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Michael Palumbos ChFC, CBEC: I love it. And it's you know. II tell every business owner I meet.

 

351

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Michael Palumbos ChFC, CBEC: I asked the question, what business do you think you're in?

 

352

00:44:25.320 --> 00:44:38.000

Michael Palumbos ChFC, CBEC: And because it's it's always, you know, it's machines, it's it's aggregate, it's it's construction. And I'm like, no, you are not. If you don't realize that you're in the people business first.

 

353

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Michael Palumbos ChFC, CBEC: it doesn't matter what you. That's what you do is construction. But we're all in the people business, because if we don't serve those people, whether they be customers or suppliers or the people that work for us.

 

354

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Michael Palumbos ChFC, CBEC: We're in trouble. Right?

 

355

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Scott White: Umhm.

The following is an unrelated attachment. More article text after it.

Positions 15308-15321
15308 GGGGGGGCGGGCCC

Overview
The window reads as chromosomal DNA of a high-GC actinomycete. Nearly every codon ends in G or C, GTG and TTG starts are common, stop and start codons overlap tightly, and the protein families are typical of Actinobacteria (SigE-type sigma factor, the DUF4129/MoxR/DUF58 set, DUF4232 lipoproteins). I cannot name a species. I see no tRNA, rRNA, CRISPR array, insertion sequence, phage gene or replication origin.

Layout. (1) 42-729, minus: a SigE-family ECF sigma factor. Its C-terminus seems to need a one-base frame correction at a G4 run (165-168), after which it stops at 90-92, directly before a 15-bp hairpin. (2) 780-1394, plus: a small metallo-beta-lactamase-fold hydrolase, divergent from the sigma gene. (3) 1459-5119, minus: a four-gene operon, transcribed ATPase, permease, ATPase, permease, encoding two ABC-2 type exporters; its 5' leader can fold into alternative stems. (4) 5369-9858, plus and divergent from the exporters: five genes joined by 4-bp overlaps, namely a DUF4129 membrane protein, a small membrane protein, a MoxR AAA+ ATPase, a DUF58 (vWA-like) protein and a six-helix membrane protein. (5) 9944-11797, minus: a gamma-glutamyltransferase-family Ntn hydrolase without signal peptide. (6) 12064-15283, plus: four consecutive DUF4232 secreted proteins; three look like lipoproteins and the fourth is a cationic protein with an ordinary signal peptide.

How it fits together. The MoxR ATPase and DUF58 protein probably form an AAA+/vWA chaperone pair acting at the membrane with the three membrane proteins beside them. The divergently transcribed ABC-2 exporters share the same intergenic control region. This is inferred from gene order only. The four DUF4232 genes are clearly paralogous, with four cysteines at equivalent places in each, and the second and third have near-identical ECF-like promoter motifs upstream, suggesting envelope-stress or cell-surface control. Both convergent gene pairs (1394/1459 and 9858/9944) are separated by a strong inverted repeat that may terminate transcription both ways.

356

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Michael Palumbos ChFC, CBEC: Yeah.

 

357

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Michael Palumbos ChFC, CBEC:  What? When? If if Eric, I'll go to you

 

358

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Michael Palumbos ChFC, CBEC: if 30'clock in the morning

 

359

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Michael Palumbos ChFC, CBEC: comes and you wake up, and something about work is on your mind. What are you thinking about?

 

360

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Eric White:  Well, I

 

361

00:45:13.490 --> 00:45:15.890

Eric White: you know I've done so much

 

362

00:45:17.270 --> 00:45:26.290

Eric White:  soul searching. I usually don't dream about work. I dream about my trip to Key West

 

363

00:45:27.220 --> 00:45:36.210

Michael Palumbos ChFC, CBEC: love Key West love Key West. As a matter of fact, I didn't give you guys I want to let people know. I, my wife and I were just in Denver 2 weeks ago.

 

364

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Michael Palumbos ChFC, CBEC: For a conference, and we ended up getting to go to El Dorado Canyon, and we went to the top of Mount Evans. We did a white water rafting trip, and we went to the Red Rocks